Where Have All the Bees Gone?
Fast-flying fungal spores
Keeping Bugs Away from Food
Poison Dart Frogs
Mating Slows Down Prairie Dogs
Navigating by the Light of the Moon
Cannibal Crickets
Talking with Hands
Bringing fish back up to size
Pipefish power from mom
Chemistry and Materials
A Framework for Growing Bone
Unscrambling a Gem of a Mystery
Makeup Science
The science of disappearing
Earth from the inside out
The Book of Life
Dinosaurs and Fossils
Dino-Dining Dinosaurs
Have shell, will travel
Teeny Skull Reveals Ancient Ancestor
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Earth's Poles in Peril
Drilling Deep for Fuel
Shrinking Glaciers
Blooming Jellies
When Fungi and Algae Marry
Out in the Cold
Finding the Past
Oldest Writing in the New World
Untangling Human Origins
Ancient Art on the Rocks
Angler Fish
Bull Sharks
Food and Nutrition
A Pepper Part that Burns Fat
Symbols from the Stone Age
Chocolate Rules
GSAT English Rules
Who vs. That vs. Which
Who vs. Whom
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2014 GSAT Results for Jamaican Kids
GSAT Exams Jamaica Scholarships
GSAT stars reap scholarship glory
42,000 students will sit for the GSAT Exam in two weeks
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GSAT Mathematics
Monkeys Count
Losing with Heads or Tails
10 Common Mistakes When Preparing for the GSAT Math Test
Human Body
Heart Revival
Tapeworms and Drug Delivery
Prime Time for Broken Bones
Sea Urchin
African Camels
Children and Media
Raise a Lifelong Reader by Reading Aloud
How children learn
Project Music
Powering Ball Lightning
The Pressure of Scuba Diving
Fungus Hunt
Tracking the Sun Improves Plant Pollen
Assembling the Tree of Life
Sea Turtles
Space and Astronomy
A Dead Star's Dusty Ring
Planets on the Edge
Pluto, plutoid: What's in a name?
Technology and Engineering
Smart Windows
A Clean Getaway
Reach for the Sky
The Parts of Speech
Countable and Uncountable Nouns
What is a Preposition?
Tinkering With the Basic Bike
Are Propellers Fin-ished?
Flying the Hyper Skies
Watering the Air
A Change in Climate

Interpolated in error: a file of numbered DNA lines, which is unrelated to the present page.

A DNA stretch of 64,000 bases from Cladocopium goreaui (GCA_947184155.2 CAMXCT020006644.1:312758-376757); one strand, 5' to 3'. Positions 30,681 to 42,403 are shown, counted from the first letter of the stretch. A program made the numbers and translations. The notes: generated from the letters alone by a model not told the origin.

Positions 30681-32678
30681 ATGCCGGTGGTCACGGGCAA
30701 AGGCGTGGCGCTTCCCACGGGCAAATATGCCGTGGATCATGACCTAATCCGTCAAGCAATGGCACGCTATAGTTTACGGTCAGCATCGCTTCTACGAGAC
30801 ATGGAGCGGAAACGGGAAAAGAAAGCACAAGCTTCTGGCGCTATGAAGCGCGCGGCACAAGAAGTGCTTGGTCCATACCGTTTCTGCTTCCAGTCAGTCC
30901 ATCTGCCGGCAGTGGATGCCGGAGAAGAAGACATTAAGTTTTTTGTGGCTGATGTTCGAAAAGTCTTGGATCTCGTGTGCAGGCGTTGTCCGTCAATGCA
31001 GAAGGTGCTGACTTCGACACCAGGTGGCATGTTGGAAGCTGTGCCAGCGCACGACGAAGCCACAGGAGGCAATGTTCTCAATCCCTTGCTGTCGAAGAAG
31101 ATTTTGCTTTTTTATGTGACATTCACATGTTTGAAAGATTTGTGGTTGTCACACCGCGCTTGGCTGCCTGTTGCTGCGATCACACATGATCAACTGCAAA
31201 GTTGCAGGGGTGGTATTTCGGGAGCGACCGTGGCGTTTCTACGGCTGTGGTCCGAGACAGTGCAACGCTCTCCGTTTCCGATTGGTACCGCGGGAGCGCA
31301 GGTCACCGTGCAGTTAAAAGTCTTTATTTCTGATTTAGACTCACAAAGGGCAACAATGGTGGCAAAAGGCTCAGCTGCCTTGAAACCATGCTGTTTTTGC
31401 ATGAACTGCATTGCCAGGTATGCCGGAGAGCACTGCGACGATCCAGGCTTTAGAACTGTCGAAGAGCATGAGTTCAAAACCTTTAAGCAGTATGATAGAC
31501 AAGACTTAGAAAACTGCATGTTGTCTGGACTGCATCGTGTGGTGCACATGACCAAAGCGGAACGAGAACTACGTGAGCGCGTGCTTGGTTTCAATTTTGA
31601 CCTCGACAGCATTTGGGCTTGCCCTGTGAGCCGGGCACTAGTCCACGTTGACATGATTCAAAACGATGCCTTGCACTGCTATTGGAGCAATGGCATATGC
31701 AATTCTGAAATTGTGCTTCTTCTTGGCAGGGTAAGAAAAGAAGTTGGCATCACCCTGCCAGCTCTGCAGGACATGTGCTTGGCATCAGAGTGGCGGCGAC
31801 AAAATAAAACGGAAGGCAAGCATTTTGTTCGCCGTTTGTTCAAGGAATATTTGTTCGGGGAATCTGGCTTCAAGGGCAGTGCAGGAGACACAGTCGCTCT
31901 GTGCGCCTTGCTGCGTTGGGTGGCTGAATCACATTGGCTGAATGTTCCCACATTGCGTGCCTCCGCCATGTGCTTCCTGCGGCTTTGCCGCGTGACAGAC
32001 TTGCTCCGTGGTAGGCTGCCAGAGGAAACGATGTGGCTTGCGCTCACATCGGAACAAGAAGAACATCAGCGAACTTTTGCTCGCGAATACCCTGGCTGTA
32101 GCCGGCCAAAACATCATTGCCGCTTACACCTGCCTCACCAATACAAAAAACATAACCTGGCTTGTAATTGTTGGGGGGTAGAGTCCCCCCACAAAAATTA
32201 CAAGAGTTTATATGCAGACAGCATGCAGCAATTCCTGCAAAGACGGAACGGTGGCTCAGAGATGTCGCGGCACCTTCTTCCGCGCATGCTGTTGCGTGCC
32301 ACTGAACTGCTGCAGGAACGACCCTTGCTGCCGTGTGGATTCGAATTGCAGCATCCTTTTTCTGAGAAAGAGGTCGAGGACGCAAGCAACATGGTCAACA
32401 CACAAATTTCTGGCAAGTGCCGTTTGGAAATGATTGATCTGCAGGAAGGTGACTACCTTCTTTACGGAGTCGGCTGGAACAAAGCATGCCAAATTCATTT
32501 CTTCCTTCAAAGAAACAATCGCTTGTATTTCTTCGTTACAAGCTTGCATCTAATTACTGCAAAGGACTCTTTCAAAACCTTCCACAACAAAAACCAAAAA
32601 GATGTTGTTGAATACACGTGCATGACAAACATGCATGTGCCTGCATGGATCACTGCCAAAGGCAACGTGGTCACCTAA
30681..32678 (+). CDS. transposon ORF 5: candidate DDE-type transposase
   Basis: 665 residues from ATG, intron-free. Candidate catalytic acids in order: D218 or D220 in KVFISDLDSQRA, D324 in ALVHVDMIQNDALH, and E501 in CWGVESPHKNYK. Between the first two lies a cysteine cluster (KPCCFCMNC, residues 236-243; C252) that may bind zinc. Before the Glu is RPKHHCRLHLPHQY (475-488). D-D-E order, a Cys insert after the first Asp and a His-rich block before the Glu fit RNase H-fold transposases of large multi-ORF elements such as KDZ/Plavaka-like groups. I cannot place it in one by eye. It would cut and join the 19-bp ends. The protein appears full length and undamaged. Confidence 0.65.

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True eels are fish of the order Anguilliformes, which consists of 4 suborders, 19 families, 110 genera and 400 species. Most eels are predators. All shapes and sizes: Depending on their species, eels can reach from 10 cm to 3 m, and weigh up to 65 kg. The number of rays of the gill webbing ranges from 6 to 51, though sometimes they are absent altogether. Their fins are always spineless. The back and anal fins are long, usually connecting with the tail fin. The belly and chest fins are absent. The shoulder girdle is separate from the skull. The scales are cycloid or absent. Hideout: Most eels prefer to dwell in shallow waters, hide at the bottom layer of the ocean, sometimes in holes. Only the Anguillidae family comes to fresh water to dwell there (not to breed). Some eels dwell in deep water (in case of family Synaphobranchidae, this comes to a depth of 4,000 m), or are active swimmers (the family Nemichthyidae - to the depth of 500 m). The life cycle of the eel was a mystery for a very long time, because larval eels look very different from adult eels, and were thought to be a separate species. See eel life history. An eel sandwich: Freshwater eels (unagi) and marine eels (Conger eel, anago) are commonly used in Japanese cuisine. Eels are used in Cantonese and Shanghai cuisine too. The European eel and other freshwater eels are eaten in Europe, the United States, and other places around the world. A traditional London food is jellied eels. The Basque delicacy, angulas, consists of deep-fried elvers. Uniquely in Europe, hand netting is the only legal way of catching eels in England, and has been practiced for thousands of years on the River Parrett and River Severn.


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